In the Corynebacterium species C. glutamicum, C. diphtheriae and Corynebacterium efficiens, the genes at the accD1 locus are syntenic, as is largely the case also with the Mycobacterium species (Fig. (Fig.1).1). We wanted to ensure that a His-tagged AccD1 does not disturb the function of the carboxylase, and we therefore studied growth of recombinant C. glutamicum with the wild-type allele replaced in the chromosome by six His codons attached to the 5′ end of accD1 (yielding H6-accD1) (Fig. (Fig.2A).2A). As can be seen in Fig. Fig.2B2B growth of this strain was indistinguishable from that of the wild type, with both strains exhibiting a growth rate of 0.42 ± 0.2 h−1; the same was true of a similar strain made with a His tag fused to accD2. An extract of the strain with the chromosomally encoded H6-AccD1 was prepared and subjected to Ni-NTA chromatography, which yielded two proteins with apparent molecular masses of 63 and 58 kDa (Fig. (Fig.1C).1C). The lower band was identified by peptide mass fingerprinting as AccD1, and the upper copurified band was identified as AccBC, which represents the single acetyl-CoA carboxylase biotin-containing subunit (α-subunit) in the C. glutamicum genome (19, 20).

FIG. 1.
On top is shown the syntenic organization of accD1 as component of the acetyl-CoA carboxylase. Orthologous genes are colored similarly. Green is the biotin protein ligase birA; black is the paralogous accD2, which is named accD5 in M. tuberculosis (M. ...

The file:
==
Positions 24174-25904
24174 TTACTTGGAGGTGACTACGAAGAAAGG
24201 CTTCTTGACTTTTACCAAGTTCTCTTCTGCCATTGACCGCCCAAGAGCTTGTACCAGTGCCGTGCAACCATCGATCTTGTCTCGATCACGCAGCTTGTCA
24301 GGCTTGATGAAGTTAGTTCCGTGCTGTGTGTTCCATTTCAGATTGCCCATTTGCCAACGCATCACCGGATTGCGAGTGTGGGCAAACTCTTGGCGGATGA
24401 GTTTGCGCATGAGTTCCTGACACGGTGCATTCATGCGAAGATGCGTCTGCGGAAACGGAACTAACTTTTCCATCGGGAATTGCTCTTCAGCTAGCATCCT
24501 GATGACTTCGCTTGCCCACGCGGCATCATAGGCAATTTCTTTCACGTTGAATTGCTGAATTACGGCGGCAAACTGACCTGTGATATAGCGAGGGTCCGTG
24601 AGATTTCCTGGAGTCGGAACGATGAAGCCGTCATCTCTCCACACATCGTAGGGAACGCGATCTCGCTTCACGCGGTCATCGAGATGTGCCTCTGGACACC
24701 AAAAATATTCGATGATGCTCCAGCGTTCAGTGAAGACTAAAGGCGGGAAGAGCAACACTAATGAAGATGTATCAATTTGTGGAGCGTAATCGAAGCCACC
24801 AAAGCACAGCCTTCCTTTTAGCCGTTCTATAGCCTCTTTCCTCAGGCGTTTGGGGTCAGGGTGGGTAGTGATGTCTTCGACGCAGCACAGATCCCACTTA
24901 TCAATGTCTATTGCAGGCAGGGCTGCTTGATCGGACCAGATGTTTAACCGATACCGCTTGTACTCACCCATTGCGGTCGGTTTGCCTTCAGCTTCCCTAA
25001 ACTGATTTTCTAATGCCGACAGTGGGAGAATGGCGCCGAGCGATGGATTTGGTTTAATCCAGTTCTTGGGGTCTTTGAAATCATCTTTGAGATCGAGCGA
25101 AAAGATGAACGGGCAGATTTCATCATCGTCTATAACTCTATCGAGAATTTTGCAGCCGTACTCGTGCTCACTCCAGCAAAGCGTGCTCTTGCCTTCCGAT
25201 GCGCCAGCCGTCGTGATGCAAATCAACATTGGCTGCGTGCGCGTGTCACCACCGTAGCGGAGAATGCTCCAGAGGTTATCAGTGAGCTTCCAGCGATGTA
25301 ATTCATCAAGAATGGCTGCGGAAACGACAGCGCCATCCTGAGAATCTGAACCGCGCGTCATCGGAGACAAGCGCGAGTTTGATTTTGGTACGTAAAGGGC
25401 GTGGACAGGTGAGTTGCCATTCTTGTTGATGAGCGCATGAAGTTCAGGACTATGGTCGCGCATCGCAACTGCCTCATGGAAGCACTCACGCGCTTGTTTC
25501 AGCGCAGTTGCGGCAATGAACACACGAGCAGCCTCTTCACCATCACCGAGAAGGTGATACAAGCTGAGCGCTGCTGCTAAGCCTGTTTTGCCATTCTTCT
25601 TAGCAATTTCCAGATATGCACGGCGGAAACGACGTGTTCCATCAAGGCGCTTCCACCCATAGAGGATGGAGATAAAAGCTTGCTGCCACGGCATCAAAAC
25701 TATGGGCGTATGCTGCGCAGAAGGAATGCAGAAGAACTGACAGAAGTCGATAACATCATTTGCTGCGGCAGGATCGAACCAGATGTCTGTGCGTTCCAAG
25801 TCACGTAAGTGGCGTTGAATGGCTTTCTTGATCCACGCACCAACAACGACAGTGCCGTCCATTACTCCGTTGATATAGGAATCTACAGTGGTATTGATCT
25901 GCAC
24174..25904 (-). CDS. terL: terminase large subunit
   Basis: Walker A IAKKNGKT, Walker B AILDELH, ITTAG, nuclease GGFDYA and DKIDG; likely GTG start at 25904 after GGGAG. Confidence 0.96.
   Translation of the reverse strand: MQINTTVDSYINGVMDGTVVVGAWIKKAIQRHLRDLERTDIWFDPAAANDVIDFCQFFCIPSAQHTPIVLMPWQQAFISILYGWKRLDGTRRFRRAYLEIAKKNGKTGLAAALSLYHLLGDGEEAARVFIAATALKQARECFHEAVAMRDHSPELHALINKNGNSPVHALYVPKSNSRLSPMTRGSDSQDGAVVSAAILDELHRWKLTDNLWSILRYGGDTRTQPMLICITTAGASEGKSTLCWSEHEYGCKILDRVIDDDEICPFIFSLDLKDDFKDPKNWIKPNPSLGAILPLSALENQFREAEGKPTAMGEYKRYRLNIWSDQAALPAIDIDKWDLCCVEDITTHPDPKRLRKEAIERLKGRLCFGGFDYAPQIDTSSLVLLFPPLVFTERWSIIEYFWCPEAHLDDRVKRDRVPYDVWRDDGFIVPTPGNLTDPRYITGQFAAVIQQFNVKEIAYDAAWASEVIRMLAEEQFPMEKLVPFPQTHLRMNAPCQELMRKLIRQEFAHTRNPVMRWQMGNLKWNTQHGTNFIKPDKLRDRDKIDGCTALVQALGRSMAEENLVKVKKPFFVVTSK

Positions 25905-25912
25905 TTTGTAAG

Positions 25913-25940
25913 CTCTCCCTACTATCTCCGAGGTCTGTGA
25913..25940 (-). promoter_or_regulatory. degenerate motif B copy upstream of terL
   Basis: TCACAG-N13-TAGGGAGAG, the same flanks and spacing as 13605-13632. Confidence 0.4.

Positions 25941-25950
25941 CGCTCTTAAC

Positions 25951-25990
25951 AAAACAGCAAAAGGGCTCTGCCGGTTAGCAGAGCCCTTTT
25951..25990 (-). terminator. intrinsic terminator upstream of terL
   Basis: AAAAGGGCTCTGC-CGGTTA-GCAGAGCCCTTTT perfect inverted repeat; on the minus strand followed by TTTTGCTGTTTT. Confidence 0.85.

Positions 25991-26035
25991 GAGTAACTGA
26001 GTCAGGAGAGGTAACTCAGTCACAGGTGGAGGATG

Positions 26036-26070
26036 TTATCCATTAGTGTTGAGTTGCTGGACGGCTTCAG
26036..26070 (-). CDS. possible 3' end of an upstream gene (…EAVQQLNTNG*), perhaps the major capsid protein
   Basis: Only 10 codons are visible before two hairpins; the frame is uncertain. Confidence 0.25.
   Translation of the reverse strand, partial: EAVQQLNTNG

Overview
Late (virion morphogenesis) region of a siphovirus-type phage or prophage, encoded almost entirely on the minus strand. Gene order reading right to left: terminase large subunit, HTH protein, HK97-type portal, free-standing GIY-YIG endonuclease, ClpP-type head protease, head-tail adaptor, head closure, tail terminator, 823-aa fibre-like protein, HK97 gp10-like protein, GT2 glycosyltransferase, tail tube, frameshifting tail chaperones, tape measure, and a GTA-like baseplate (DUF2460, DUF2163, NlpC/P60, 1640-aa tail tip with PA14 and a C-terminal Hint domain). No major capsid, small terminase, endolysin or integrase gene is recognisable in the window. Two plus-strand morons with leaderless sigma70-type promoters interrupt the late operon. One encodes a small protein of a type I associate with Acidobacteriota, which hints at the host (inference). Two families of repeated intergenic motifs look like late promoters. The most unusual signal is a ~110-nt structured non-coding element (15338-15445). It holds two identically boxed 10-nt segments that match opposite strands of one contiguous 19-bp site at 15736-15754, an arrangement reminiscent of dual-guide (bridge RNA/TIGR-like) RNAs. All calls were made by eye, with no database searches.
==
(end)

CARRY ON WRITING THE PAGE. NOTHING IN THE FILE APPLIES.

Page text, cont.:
FIG. 2.
Panel A shows the scheme to fuse in the chromosome of the wild-type of C. glutamicum (Cg) six His codons at the N-terminal end with accD1 to result in chromosomally encoded H6-AccD1 in the H6D1 strain. Panel B shows growth of the resulting strain on LB ...

AccBC was separately isolated from the C. glutamicum Δpyc strain where AccBC is the sole biotinylated protein in this strain by avidin chromatography. N-terminal microsequencing yielded the sequence SVETRKITKVLVAN that corresponds to Ser-2 to Asn-15 of the deduced polypeptide (Swiss-Prot accession no. Q79VI2_CORGL). This suggests removal of the first Met, as frequently observed in cases where this is followed by Ser (32). A peptide mass fingerprint analysis of tryptic digests of AccBC yielded a fragment of 3,256.5 Da. This corresponds to a peptide derived by cleavage after Lys-535 and Lys-563 but resistant to cleavage after the intermediate Lys-557 and additionally containing a fused biotin molecule. These data are consistent with attachment of biotin to the epsilon-amino group of Lys-557.

AccE copurifies with AccD1-AccBC.